Voices Should Be Customizable — And They Can Be

Growing up, I hated my voice and my face. Dysphoria, though I didn’t know it then. The voice thing… I was told a person always thought their recorded voice sounds weird. (Which is mostly true because how sound transmits.) So I thought it was normal to cringe when I heard recordings of myself. (It isn’t, ‘sounds weird’ isn’t the same as ‘I hate it.’)

But it was my voice, and I was stuck with it, right?

Wrong. So very, very wrong. And it only took me three decades to realize it.


There’s this thing called the ‘curb cut effect.’ It’s named for the way sidewalk curbs are cut and a rough patch added to the corner.

Curb cuts were started for blind and low vision people — the cuts to prevent stumbling and getting injured because they couldn’t know exactly where the sidewalk ended. The rough patches were added as a tactile warning — if you step on a patch, you know you’ve either just stepped onto the sidewalk or are about to step off it.

But once curb cuts were in, it turned out that they were helpful for just about everybody. Bike riders, folks with aides, parents with strollers, shoppers using wheeled grocery carts, people carrying too much shit so they couldn’t see ahead of them… all benefited from making sidewalks more accessible for blind and low vision folks.


I started doing a bit of at-home voice training recently. I’d been putting it off because everything I’d read said that it was really challenging, should only be done with a professional voice coach, teaching yourself was sub-optimal, blah-blah. But I knew a few self-taught folks, so I figured it was worth trying.

It turns out there are shit ton more resources for trans folks looking to learn a different voice than 3 or 4 years ago.

It turns out that it is easy to make big changes in your voice.

Caveat: My linguistic shit means I’d already spent time learning to identify and control which part of the mouth I speak from — labial to palatal. That gave me an easier start than many folks will have.

But really, it’s all about muscle control.


It isn’t only trans people who don’t like our voices. Lots of people have things they don’t like about their voices. And they’re basically told ‘there’s nothing you can do.’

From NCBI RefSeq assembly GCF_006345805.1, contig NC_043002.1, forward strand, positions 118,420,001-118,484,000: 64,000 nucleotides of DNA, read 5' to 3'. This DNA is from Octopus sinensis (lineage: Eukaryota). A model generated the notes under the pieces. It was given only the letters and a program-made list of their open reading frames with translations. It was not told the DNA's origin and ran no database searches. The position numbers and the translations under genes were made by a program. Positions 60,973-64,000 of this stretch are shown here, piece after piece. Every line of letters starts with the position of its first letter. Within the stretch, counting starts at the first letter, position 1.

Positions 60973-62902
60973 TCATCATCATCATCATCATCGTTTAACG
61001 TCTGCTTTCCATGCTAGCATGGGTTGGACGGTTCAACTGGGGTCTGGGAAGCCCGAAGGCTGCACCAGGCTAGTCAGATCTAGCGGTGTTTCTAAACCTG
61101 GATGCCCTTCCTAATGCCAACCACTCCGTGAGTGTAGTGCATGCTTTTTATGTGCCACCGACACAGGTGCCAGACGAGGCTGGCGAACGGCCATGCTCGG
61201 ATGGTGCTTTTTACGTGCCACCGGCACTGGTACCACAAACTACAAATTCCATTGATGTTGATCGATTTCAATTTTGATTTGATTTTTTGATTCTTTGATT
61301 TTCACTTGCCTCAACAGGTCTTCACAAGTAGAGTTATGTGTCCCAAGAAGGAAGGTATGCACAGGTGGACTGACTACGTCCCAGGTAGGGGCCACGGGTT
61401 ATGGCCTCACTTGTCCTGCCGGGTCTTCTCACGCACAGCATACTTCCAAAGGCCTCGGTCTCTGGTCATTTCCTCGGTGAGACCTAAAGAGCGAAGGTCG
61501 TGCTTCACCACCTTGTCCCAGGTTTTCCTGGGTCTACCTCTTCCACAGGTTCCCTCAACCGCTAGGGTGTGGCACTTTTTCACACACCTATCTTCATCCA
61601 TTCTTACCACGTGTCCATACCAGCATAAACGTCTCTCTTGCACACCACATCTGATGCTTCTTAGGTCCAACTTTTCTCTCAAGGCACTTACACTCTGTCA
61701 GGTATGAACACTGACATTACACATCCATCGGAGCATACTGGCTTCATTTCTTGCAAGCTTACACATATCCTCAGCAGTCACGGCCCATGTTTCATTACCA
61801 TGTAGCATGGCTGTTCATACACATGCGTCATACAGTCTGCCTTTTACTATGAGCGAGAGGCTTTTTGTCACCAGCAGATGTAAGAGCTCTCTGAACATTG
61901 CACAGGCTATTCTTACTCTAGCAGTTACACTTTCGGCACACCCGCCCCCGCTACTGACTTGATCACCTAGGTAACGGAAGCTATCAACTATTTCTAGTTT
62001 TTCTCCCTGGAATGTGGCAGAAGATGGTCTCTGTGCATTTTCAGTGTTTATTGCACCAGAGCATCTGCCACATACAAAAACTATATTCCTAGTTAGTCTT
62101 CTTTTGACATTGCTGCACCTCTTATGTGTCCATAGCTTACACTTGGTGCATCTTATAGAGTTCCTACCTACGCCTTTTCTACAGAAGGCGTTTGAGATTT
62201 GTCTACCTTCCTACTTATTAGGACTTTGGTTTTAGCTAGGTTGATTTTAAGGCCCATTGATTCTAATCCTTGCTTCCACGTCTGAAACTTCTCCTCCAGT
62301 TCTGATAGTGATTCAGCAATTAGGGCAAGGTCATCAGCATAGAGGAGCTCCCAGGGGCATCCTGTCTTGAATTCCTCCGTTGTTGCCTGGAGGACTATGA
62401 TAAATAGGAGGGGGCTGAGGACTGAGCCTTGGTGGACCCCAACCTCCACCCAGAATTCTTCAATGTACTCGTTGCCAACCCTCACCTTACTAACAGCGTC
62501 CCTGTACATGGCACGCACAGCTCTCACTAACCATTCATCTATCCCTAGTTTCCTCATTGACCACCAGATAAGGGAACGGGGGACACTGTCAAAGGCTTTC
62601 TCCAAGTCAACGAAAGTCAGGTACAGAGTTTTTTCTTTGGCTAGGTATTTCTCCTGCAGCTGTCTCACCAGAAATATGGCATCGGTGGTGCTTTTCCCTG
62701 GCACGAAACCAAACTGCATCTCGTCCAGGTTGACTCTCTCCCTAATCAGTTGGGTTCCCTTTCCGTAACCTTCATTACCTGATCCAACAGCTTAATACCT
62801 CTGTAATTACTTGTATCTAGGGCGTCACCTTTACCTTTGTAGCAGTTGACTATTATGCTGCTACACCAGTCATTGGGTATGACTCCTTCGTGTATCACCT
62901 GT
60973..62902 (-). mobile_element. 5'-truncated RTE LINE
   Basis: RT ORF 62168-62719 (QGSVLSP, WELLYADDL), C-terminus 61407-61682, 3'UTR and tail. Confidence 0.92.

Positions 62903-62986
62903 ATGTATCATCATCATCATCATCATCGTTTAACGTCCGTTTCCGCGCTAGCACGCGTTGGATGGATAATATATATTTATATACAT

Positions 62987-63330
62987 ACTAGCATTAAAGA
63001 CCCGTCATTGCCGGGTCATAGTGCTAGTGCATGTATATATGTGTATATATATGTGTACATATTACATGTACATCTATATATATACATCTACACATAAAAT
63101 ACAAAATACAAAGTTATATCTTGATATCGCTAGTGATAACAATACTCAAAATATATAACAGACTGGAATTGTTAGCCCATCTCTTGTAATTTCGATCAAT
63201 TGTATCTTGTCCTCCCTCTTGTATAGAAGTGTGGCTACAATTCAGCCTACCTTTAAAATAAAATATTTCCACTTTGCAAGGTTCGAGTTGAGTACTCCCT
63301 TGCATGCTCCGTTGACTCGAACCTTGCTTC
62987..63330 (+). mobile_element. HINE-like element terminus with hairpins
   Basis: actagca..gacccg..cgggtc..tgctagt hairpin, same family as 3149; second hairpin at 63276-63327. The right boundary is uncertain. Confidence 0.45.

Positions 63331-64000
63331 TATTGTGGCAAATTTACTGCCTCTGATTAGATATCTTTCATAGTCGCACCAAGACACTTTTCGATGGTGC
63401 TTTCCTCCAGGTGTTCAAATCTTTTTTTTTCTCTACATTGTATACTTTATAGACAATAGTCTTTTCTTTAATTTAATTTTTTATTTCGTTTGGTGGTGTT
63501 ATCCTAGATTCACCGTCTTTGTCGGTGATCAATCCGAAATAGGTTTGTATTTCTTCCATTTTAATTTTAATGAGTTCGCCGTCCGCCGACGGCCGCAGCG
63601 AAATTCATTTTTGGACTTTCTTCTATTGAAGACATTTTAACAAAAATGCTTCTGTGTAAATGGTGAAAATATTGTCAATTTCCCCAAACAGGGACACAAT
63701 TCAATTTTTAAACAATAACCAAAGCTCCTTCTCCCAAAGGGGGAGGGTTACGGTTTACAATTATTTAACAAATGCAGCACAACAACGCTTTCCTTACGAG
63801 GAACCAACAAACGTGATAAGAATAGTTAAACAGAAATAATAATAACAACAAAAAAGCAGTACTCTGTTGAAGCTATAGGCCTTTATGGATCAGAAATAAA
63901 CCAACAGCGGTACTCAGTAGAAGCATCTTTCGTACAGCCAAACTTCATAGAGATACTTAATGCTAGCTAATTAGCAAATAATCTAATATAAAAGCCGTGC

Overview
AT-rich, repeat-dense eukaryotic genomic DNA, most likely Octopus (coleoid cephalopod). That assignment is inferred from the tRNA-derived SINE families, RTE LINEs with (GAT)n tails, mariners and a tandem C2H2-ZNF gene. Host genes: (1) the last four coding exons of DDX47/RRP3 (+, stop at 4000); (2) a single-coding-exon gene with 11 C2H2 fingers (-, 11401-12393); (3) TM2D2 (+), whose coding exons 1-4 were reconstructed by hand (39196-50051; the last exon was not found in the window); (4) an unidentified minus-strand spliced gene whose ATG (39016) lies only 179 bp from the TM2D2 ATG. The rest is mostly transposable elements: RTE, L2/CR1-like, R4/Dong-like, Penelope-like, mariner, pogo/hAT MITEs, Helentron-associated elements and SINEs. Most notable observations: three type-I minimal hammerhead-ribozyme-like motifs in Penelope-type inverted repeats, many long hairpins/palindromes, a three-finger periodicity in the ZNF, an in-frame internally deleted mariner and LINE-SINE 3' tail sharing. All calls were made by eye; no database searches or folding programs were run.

Unless someone’s voice is considered socially inappropriate for some reason, in which case they might get sent for (expensive) speech therapy.

Voice training is generally considered only for people who already have a good (singing) voice and want to polish it enough to go professional.

Which is ridiculous when you think about it — apply that same attitude to appearance and see how it sounds. “Only people who want to be professional athletes should bother trying to build muscle.” “There’s no point learning to use makeup unless you are going into theater.” “If you don’t have the talent, don’t worry about learning how to style your own hair/shave your beard–. Only hairdressers and models need to know that stuff, anyway.”

But this is how we treat our voices. Only folks with talent can do anything to change their voice, and if you aren’t going to be a professional don’t bother. It’s too expensive anyway.

Trans folks, at least, are starting to realize en masse that this is wrong. Nost folks don’t need vocal surgery or expensive voice lessons to have a voice we can enjoy and be proud of.

And — curb cut effect — if we make knowledge of vocal control available to everyone, it will help not just trans folks (including trans eggs!) but everyone.


I thought I would be the last person saying, ‘It’s easy to learn to change your voice!’ After all, I’m 40 years old and still can’t whistle (or roll my ‘r’s). The thing is, the people trying to teach me those things didn’t really /teach/. They just said variations on, ‘do what I’m doing!’ But they didn’t know how to explain what they were doing so I could copy them.

But it only took me half an hour begin raising and lowering my soft palate ‘on command.’

Here’s a few other things I’ve learned.

(Whoops! Got the date wrong. Yes, this really is only the third ‘full practice’, though I’ve been playing with my voice and vocal techniques frequently between formal practices.)

I’m a while from ready to to craft a full voice for everyday use, but 20 years ago I would have been ecstatic to be able to ‘just’ change my vocal quotient or adjust my palate.

If my mom had spent a fraction of the time on voice that she’d spent on makeup, I could have been more comfortable in my skin alot sooner. (If my mom had received a fraction of the training in voice that she’d received in makeup, she might not have hated her singing voice the entire time I knew her.)